In English, many things are named after a particular country – but have you ever wondered what those things are called in those countries?
1toque de difuntos masculinedoble masculinetelevision was the death knell of the local movie house — el advenimiento de la televisión presagió la desaparición de los cines de barrio
- And they warn that it could be the death knell for hundreds of traditional boozers which do not sell food, and whose regulars enjoy a smoke with their pint.
- Sweeping changes to the way benefits and state pensions are paid will sound the death knell for post offices already struggling to survive, fear sub-postmasters.
- It is hard to know for sure when - or whether - the death knell for a species has tolled.
- They have been joined by Scottish oyster farmers who fear the warning could sound the death knell for their industry, which is estimated to be worth £1.5m a year.
- This could be the death knell for the candidate's campaign.
- Fees, he argues, do not sound the death knell for the gap year (although there was a dip in numbers last year), but in fact make it an even more important institution.
- An appearance on this register would toll the death knell for an architect's career.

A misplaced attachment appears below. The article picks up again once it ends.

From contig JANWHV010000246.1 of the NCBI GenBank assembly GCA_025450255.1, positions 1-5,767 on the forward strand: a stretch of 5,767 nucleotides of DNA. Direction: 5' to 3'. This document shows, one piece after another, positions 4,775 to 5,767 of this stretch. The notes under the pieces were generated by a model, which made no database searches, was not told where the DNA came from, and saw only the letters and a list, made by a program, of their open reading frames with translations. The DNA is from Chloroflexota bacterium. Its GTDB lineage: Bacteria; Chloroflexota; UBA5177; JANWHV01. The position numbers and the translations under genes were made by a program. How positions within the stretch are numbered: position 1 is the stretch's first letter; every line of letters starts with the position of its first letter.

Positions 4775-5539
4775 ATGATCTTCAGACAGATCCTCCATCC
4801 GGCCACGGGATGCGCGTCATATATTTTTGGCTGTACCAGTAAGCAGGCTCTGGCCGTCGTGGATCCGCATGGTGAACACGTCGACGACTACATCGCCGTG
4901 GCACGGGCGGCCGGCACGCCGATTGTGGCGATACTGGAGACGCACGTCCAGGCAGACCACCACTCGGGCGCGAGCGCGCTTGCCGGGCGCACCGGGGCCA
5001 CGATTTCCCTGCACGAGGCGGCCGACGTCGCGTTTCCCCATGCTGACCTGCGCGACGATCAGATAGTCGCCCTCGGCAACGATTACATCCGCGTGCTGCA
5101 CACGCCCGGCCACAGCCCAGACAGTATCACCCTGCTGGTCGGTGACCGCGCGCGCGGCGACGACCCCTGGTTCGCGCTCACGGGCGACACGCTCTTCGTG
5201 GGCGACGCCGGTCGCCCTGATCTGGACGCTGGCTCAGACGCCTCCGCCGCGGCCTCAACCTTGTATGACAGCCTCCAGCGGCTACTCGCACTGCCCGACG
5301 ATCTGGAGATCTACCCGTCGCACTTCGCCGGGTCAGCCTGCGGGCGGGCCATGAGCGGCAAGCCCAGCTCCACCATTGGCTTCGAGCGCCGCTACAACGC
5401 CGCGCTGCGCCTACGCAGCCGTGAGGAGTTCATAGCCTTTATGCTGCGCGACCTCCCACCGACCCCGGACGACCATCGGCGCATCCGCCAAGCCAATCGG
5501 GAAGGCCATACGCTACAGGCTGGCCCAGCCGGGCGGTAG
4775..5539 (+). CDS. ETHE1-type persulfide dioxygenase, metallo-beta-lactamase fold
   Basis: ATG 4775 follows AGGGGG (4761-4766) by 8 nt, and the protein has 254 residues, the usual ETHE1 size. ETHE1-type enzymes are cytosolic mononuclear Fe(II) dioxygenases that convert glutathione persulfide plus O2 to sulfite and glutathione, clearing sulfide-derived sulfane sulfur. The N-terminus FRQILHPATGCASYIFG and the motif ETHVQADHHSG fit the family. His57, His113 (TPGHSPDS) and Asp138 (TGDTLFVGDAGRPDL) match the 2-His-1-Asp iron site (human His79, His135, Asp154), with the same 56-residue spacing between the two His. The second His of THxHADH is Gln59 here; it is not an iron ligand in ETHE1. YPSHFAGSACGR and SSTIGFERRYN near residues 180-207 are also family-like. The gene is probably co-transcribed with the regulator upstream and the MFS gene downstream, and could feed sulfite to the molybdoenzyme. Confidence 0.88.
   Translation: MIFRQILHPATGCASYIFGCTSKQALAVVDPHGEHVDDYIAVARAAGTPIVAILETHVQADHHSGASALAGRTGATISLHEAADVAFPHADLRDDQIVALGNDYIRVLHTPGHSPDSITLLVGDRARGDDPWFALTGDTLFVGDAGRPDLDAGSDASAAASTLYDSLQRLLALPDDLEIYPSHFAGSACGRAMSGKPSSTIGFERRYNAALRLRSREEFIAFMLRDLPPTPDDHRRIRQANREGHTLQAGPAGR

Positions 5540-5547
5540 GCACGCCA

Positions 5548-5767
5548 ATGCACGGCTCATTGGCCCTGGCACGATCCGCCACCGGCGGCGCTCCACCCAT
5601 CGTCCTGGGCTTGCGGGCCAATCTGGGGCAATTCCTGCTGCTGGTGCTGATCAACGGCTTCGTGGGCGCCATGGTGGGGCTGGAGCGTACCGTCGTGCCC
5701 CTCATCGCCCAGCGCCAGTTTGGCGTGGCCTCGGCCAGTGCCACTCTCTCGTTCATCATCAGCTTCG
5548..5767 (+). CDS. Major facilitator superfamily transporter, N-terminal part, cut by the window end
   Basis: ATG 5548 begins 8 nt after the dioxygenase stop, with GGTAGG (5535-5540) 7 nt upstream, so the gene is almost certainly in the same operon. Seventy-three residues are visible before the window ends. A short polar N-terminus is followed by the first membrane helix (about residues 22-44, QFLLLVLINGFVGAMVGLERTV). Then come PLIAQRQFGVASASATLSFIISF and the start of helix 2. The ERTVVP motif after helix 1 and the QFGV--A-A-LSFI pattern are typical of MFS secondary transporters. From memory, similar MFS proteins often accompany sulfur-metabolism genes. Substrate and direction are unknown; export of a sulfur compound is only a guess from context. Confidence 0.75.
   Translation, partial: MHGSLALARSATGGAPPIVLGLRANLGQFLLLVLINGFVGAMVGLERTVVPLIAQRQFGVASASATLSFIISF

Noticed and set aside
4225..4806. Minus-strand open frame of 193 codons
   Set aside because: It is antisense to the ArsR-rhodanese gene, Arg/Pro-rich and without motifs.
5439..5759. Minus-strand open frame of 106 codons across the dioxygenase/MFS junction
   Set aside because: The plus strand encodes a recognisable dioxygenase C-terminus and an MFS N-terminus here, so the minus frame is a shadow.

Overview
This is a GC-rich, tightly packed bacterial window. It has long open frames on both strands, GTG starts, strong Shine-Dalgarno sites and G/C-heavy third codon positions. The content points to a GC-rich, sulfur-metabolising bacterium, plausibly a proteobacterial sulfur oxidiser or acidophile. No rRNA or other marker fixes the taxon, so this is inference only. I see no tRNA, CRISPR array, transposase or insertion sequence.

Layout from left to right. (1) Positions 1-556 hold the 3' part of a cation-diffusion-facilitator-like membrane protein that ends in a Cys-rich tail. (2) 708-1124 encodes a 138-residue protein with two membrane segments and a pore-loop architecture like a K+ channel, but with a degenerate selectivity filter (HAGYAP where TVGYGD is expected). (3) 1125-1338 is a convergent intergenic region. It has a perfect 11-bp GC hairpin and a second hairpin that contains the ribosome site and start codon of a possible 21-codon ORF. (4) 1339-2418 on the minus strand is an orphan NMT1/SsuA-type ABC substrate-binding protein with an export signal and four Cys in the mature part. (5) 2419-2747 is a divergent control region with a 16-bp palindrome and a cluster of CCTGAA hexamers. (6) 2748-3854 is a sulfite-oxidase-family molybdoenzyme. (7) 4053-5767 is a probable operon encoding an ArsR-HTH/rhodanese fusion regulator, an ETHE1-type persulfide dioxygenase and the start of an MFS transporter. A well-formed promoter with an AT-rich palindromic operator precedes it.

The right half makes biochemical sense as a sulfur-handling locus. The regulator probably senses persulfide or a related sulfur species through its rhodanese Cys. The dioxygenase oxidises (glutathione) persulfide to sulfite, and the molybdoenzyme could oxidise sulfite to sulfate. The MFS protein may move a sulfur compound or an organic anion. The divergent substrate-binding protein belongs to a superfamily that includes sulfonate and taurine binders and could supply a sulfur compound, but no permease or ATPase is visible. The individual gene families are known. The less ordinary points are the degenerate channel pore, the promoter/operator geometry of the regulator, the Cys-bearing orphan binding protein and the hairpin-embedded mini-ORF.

- Critics say allowing massive casinos in Britain could produce a generation of gambling addicts and mark the death knell for independent amusement arcade owners on the sea front.
- If enacted, the proposed legislation would mark the death knell of the Public Records Act in California.
- But Margaret believes the death knell started to toll for brownie packs when the cubs and scouts began accepting girls into their formerly all-boy domain.
- For a health care system already on life support due to extreme budget cuts, the extraction of $500,000,000 dollars would be the death knell.
- Could this latest trend sound the death knell for the once standard, grown-up housing option of the two-bedroom?
- Surely, the now record-breaking floods in York ought to be the death knell for any future commercial developments in, or around, Coppergate.
- And unless it can be revitalised with an influx of young blood, within 20 years the death knell could toll for a very important Scottish industry.
- I could well see it being the death knell for some of the smaller clubs without the opportunity to raise money.
- A publican in a rural area in Mayo has charged that plans by the Government to further deregulate the licensed trade will sound the death knell for the rural pub.
- Hotter, much drier summers will sound the death knell for lush green lawns in much of the south of England.
- I am not prepared to ring the death knell of the orchestra even at this time, but things don't look good.
- But some feel the closures are a death knell for local communities and will force pensioners to get their pensions from bank accounts, removing a vital social contact each week.
- With those words of encouragement ringing in my ears like a death knell, I packed up my troubles in my old Adidas bag and smiled, smiled, smiled.
English has borrowed many of the following foreign expressions of parting, so you’ve probably encountered some of these ways to say goodbye in other languages.
Many words formed by the addition of the suffix –ster are now obsolete - which ones are due a resurgence?
As their breed names often attest, dogs are a truly international bunch. Let’s take a look at 12 different dog breed names and their backstories.